Timber harvesting and increasing woody vegetation density have been responsible for structural changes in Australian remnant native vegetation, but the magnitude and geographic extent of changes are poorly understood. Knowledge of past management and its effects on vegetation change would help guide future management. This study therefore aimed to quantify vegetation change in the controversial Pilliga State Forests, to describe their forest management history in detail and to tease out the relative effects of forest harvesting practices and increased vegetation density in causing structural changes since the 1940s.Pilliga management history was related to regional and global forest history via a six-phase global paradigm-shift model� described in literature, from exploitation to Sustainable Forest Management (SFM). To facilitate the comparison of individual forest management histories worldwide, the original global paradigm-shift model was extended to encompass common trends in several facets of forest-level management. Models showed considerable agreement with a detailed history constructed for the Pilliga. Key factors causing deviations appeared to include local environmental factors, changes in world timber demand, and the social value of regional jobs. Vegetation changes were quantified using 1940s forest inventory records. Resurvey of selected sites in 2005 showed an approximate 3-fold density increase, not only as expected for Callitris glaucophylla but also two other species studied, Eucalyptus crebra and Allocasuarina luehmannii. Conspecific overstorey density was negatively correlated with subsequent C. glaucophylla regeneration.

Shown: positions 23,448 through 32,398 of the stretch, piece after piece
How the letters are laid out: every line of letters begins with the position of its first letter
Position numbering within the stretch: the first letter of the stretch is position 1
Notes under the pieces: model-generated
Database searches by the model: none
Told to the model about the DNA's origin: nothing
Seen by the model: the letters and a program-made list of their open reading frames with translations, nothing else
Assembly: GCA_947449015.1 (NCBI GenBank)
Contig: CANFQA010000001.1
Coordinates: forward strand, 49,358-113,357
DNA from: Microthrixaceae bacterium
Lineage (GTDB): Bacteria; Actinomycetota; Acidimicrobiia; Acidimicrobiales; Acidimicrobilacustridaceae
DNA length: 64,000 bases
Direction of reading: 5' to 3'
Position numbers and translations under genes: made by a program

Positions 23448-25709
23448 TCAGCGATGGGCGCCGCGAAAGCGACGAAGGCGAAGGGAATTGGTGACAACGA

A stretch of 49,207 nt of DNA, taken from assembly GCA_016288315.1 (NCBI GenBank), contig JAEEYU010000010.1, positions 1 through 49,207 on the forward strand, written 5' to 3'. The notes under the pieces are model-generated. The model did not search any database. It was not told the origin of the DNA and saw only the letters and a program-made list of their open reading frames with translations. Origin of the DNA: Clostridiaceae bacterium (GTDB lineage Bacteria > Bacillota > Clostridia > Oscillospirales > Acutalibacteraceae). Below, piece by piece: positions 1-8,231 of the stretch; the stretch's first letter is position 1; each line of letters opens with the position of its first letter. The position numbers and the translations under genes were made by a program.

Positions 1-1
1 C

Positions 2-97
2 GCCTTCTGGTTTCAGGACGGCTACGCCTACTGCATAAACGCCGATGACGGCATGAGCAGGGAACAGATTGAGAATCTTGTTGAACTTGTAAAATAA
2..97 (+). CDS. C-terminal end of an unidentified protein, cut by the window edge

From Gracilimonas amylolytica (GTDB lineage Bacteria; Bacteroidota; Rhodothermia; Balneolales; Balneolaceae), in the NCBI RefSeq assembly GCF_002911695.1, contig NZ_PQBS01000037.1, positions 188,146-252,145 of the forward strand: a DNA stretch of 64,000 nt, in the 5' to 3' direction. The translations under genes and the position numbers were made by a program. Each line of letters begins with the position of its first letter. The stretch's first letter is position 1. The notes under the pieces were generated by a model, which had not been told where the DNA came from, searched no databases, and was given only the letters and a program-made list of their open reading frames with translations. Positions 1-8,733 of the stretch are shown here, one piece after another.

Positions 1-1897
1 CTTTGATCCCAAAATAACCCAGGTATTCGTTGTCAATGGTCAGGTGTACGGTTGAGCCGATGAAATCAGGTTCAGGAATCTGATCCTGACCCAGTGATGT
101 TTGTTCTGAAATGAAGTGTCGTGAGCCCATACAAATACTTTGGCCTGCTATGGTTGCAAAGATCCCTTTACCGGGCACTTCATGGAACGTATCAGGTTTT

|Qualification||Doctor of Philosophy|
|Award date||01 Feb 2009|
|Place of Publication||Australia|
|Publication status||Published - 2009|